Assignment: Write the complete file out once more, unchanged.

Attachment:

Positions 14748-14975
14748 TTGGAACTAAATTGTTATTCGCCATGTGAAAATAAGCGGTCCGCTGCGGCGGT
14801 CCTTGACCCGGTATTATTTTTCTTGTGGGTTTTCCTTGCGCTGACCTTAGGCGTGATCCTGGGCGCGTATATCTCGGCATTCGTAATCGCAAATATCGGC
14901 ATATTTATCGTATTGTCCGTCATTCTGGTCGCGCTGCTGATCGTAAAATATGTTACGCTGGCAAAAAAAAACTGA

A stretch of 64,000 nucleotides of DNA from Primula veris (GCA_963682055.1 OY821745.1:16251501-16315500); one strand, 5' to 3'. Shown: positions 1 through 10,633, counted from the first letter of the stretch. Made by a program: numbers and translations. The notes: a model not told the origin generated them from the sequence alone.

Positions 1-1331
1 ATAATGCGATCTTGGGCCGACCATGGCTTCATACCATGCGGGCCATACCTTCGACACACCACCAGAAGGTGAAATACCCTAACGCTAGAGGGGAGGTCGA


Positions 14748-14975
14748 TTGGAACTAAATTGTTATTCGCCATGTGAAAATAAGCGGTCCGCTGCGGCGGT
14801 CCTTGACCCGGTATTATTTTTCTTGTGGGTTTTCCTTGCGCTGACCTTAGGCGTGATCCTGGGCGCGTATATCTCGGCATTCGTAATCGCAAATATCGGC
14901 ATATTTATCGTATTGTCCGTCATTCTGGTCGCGCTGCTGATCGTAAAATATGTTACGCTGGCAAAAAAAAACTGA

A stretch of 64,000 nucleotides of DNA from Primula veris (GCA_963682055.1 OY821745.1:16251501-16315500); one strand, 5' to 3'. Shown: positions 1 through 10,633, counted from the first letter of the stretch. Made by a program: numbers and translations. The notes: a model not told the origin generated them from the sequence alone.

Positions 1-1331
1 ATAATGCGATCTTGGGCCGACCATGGCTTCATACCATGCGGGCCATACCTTCGACACACCACCAGAAGGTGAAATACCCTAACGCTAGAGGGGAGGTCGA